Our next big trip together will be to Iowa for Thanksgiving and then our big road-trip to Kansas and Indiana for the holidays - we're hoping that if we put up the Christmas decorations, the holidays will come faster!
Monday, October 4, 2010
During the livestock marketing section of my farm-management update, our economist showed the July 2010 (which is still current) unemployment rates by state.
Since I'm approaching the anniversary of the completion of my first year on the job - I can't help but think that we made a pretty good choice by moving to North Dakota - both personally and professionally. Can you see why? We've both got great jobs, just bought a great house and have a semi-great pet......AND we're surrounded by really great people. To top it off, we're coming up on the greatest holiday of the year - Thanksgiving.
Not to shabby. Enjoy the Monday.
Thursday, September 23, 2010
Today we celebrated another monumental day - Ben's 26th Birthday. Well, actually, we celebrated last night - because I as write this, he's somewhere in Nebraska travelling with his livestock judgers to the next of two contests this weekend!
We've been unintentionally holding a gift card to one of the "PRIME" steak houses here in Fargo since it was given to us by Ben's last set of judgers back in February. It was originally intended to be used on either our closing date for the house or our anniversary - but something came up on both occassions. I think we probably enjoyed the gourmet tastings of a DiGourno pizza, maybe even splurged for the stuff-crust kind.
Back to Ben's birthday. I had done some research into the resturuant and had an idea of what to expect - $20-50/plate for the steak and a la carte sides (which means you pay for those seperately). Thankfully for me, the had developed a small plate menu because I had a hard time grasping how I was going to down a 18-oun NY stip steak. By the way, that's what Ben ordered. I decided since we were on someone else's dime (sort-of) I'd try something a bit out of my comfort zone and went with the 5-oun. filet/lobster tail combo. We were in heaven.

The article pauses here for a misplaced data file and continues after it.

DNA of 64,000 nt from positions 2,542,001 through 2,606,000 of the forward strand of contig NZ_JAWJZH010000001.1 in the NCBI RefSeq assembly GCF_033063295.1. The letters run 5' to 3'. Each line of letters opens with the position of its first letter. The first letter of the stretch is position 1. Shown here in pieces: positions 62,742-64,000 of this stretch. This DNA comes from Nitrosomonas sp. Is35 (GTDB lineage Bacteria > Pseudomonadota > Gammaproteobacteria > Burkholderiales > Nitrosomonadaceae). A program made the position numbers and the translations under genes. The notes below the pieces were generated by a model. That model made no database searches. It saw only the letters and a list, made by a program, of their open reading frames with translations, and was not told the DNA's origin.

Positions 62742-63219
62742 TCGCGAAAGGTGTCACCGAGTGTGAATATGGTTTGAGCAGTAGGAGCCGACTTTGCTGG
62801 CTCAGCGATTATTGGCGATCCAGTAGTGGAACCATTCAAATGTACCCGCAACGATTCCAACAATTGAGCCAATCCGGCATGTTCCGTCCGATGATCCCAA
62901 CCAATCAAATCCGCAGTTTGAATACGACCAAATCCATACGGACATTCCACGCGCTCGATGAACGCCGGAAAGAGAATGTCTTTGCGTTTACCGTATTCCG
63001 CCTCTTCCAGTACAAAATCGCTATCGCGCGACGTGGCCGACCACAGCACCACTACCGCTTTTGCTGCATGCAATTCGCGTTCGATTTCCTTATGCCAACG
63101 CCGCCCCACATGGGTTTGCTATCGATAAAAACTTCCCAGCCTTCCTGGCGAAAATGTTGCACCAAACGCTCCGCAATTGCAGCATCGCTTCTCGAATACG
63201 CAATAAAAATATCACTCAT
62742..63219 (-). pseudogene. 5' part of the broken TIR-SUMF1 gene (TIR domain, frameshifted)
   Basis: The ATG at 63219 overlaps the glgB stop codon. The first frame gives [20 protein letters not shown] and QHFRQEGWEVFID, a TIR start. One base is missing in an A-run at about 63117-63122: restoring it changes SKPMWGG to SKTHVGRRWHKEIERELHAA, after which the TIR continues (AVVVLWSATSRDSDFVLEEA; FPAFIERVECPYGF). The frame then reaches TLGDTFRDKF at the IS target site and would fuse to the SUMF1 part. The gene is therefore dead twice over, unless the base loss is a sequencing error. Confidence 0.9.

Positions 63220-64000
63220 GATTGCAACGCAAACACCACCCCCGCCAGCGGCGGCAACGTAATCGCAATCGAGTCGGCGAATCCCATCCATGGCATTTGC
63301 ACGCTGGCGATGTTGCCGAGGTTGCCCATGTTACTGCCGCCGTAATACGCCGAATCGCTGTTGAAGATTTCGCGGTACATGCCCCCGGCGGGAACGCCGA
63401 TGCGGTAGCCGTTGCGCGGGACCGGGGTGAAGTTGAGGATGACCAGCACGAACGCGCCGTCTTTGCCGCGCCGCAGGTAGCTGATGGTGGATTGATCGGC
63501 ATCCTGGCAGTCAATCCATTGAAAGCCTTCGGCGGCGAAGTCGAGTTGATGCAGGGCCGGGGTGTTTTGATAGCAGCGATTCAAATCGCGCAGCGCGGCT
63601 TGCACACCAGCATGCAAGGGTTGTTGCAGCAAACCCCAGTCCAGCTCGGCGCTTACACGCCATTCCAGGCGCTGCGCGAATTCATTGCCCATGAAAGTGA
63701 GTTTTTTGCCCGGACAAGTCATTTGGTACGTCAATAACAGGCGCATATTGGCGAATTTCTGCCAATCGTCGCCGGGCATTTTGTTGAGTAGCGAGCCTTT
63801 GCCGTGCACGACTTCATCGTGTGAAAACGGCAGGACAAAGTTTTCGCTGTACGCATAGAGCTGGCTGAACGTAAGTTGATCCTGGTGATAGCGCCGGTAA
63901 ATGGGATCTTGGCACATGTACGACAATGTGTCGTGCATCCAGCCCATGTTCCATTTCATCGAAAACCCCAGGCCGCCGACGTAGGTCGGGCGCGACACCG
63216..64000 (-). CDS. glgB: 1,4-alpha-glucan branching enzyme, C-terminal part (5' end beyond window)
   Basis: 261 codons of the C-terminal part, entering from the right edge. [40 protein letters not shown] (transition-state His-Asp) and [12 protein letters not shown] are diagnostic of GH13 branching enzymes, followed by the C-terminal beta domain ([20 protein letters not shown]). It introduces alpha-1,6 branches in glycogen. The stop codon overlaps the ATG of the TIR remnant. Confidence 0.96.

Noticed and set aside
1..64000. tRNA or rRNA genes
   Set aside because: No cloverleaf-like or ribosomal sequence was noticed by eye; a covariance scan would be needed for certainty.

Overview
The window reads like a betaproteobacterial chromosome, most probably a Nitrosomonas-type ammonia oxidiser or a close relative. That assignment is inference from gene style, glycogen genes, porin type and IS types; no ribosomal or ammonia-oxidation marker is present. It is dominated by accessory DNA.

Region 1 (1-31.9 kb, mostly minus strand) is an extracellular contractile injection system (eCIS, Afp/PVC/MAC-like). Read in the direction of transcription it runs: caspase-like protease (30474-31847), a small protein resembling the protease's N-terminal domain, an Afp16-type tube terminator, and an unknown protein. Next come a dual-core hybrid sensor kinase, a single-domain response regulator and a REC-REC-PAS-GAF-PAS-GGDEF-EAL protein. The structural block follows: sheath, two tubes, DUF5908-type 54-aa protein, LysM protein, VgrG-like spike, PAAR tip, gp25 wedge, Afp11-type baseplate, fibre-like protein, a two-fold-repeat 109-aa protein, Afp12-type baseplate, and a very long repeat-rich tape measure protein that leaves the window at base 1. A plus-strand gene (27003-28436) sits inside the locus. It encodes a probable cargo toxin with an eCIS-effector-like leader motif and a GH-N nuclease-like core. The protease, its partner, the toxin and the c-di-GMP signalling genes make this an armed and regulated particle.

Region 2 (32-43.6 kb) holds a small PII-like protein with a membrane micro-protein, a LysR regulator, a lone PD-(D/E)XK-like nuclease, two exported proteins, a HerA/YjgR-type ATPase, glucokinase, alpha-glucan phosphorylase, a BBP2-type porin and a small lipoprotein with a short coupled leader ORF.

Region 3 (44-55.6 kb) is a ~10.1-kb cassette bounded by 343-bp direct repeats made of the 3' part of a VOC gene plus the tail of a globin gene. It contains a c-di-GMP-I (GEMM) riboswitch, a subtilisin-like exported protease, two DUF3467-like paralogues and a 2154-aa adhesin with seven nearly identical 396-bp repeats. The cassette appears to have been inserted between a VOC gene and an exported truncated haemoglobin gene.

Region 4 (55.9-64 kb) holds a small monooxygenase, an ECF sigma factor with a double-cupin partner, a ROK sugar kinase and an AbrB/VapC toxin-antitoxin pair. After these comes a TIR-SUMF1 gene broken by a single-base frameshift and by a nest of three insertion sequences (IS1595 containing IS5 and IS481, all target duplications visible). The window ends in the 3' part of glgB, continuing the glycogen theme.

As we moved through the meal, Ben got to open each of his three gifts from me. A NSDU Bison polo, made of breathable fabric for his outings throughout the state. A generic pair of CROCS so he can stop mowing the yard shirtless, in his tube socks and work boots. I can't cure all the "hot-mess" at once, but I can at least put him in more appropriate footwear.
Finally, remember the post about his yearning to wear a "lid"? It was only a matter of time before he actually began wearing it without my consent (if there really is such a thing).....so I figured it might as well be a hat I liked. Why is this about "I" or me? Because I look at him and care about how he looks in public - he's an extension of me, therefore I am judged for how he looks. BELIEVE IT!! Breathe, Corineah. It'll be okay.
I didn't get the exact hat he wanted, which was okay because I ordered it from a place he'll be near this weekend. He'll sneak over there either today or tomorrow and pick something out one he is more drawn too. I'm glad he actually got to open the gift and return it for himself.......it only took two hats and roughly ~$400 on my credit card to get the right one here for the celebration.
(FYI - the first hat the company sent me was a ~$10 straw hat that looked like Kenny Chesney and not the classy chocolate felt I ordered. To make it even better they had just thrown the first attempt into a packing box - anyone who knows about hats knows they are shipped in nice hat boxes.....leaving the cheap straw to have gotten dirty and stained in its 3-day journey up north. I was very very very angry....just ask my co-workers.)
All in all, it was a good celebration. He went home with some new loot, a full belly and was greated by the cat who hadn't pottied on the floor.